O’Neil: As other sports near returns, baseball can’t ‘get the bat off its shoulder’
Baseball just took the best pitch it’s going to see.
I came to this realization at some point between watching actor Nick Turturro congratulate pitcher Taylor Dollard on being drafted by the Mar-uh-ners and finding a mic’d up segment from Ole Miss third baseman Tyler Keenan – whom Seattle drafted one round earlier – telling an opponent that he ran a 7.5-second 60-yard dash so he wouldn’t be going anywhere on the bases.
If I’m that hungry to learn about players I can only hope will be playing for the Mariners three years, imagine how pumped I would be to watch and talk about players getting ready for this season. Instead, we’re hearing about the proposals that are being exchanged between the owners and the Major League Baseball Players Association, and settling for assurances that there will be baseball at some point this summer, which is great. But by the time they reach an agreement and get on the field, baseball will have missed the opportunity to have the stage to itself.
That might turn out to be baseball’s biggest cost in all of this: the opportunity cost. Or more accurately the opportunity lost to play their season at a time when this country was at its most ravenous for sports. Instead, baseball is letting that million-dollar opportunity pass while the owners and employees argue how to divide up the pennies.
Look, I’m going to watch baseball. The sport is my first love and probably my most defining characteristic over the first 15 years of my life. I collected baseball cards. I adored Gary Carter. As a high-school freshman in 1989, I flew from Oregon to California to watch Game 3 of the World Series, a game that was delayed because of an earthquake. Baseball doesn’t have to worry about losing me.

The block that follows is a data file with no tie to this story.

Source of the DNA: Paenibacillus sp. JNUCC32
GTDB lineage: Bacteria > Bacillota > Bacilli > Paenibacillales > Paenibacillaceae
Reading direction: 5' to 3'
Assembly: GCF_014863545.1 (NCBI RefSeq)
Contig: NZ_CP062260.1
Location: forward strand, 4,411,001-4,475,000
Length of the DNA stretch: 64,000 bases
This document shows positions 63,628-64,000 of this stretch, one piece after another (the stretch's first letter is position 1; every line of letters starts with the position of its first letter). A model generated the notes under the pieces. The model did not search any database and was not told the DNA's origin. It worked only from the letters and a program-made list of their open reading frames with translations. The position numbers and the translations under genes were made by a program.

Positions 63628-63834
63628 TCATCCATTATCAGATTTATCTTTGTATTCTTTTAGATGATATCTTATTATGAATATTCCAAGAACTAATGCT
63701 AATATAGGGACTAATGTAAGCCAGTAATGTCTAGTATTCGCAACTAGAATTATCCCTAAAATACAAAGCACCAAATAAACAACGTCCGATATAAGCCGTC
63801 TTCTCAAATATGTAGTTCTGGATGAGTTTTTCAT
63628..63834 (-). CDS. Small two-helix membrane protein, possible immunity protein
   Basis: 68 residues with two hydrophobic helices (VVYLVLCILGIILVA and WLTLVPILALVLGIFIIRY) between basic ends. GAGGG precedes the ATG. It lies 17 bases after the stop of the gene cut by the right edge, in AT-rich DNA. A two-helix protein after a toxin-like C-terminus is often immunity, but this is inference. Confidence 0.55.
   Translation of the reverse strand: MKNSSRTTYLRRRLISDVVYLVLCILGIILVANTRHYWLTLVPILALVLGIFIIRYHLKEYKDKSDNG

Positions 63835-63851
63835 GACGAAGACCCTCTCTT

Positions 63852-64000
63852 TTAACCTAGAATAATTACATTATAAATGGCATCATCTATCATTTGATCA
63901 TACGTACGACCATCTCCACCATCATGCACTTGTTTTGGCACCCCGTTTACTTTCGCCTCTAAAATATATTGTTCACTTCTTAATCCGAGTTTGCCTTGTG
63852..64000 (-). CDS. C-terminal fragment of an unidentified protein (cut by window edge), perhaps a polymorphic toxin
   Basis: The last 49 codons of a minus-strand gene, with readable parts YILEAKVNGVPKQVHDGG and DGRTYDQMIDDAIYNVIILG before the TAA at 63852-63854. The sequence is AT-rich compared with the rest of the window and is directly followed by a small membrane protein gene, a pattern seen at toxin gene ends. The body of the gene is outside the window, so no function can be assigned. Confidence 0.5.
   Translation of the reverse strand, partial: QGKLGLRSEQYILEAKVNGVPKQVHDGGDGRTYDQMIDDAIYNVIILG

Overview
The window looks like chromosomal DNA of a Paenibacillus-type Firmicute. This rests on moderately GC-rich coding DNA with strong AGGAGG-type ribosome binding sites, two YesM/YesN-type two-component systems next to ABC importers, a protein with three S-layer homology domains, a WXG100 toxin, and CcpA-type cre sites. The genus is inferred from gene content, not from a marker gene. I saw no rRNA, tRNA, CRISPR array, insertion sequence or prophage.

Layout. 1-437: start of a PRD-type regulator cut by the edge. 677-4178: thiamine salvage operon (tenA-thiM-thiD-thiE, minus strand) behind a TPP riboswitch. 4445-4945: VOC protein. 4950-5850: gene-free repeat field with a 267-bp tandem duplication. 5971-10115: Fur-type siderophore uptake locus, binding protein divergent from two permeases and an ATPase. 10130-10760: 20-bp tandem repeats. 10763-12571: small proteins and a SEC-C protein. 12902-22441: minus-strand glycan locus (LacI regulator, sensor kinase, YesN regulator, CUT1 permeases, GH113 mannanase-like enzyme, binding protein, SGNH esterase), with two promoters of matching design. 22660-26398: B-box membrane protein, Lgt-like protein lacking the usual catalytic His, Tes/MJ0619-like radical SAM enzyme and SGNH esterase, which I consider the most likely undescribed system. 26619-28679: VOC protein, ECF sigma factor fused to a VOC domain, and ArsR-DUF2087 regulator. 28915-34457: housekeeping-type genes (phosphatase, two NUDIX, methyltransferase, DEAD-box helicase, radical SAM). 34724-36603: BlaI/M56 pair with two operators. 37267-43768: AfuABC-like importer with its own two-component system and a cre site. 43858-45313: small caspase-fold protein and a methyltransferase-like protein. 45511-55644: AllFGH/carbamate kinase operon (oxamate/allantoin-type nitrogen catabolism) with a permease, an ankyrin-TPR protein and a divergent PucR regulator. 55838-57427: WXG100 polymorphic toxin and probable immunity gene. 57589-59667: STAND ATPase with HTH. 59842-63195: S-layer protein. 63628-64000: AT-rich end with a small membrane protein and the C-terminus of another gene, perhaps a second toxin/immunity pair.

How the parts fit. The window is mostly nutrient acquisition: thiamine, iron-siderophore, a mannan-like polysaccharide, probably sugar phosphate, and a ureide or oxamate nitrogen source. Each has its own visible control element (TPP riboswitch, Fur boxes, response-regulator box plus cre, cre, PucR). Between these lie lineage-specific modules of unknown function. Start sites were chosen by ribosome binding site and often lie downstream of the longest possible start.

If I didn’t abandon the sport after the 1994 strike halted the season, I’m not going to stop loving it now because of the methodical, maddening labor negotiations that are the norm in this sport. I do wonder how many people baseball could have brought back to the sport, though, had they been the first league up and running after the coronavirus shutdown.
The NBA has a plan to come back. So does Major League Soccer. College football is nearing a plan to bring athletes back on campus for voluntary workouts this month while baseball is still negotiating, which means by the time the players are back on the field, there’s going to be plenty of competition for viewers.
I don’t mean to trivialize the difficulty of these negotiations. I can understand why they’re hard. The owners have seen revenue streams shrink to the point they may dry up. How many tickets can they sell even if they’re allowed to have fans in the stands? What will happen to concessions? How much more will the public-health protocols end up costing?
The players have already agreed they won’t get paid for the games that aren’t played this year, but now they are being asked to take a lesser percentage of their salary for those games that are played.
That the owners and players haven’t agreed is not surprising. These were two groups who are notoriously antagonistic even when there isn’t a global health crisis that has altered the structure of the business.
That doesn’t make it any less disappointing, though. This summer would have been an opportunity for baseball to take the field with an entire country watching. Instead, it can’t seem to get the bat off its shoulder.
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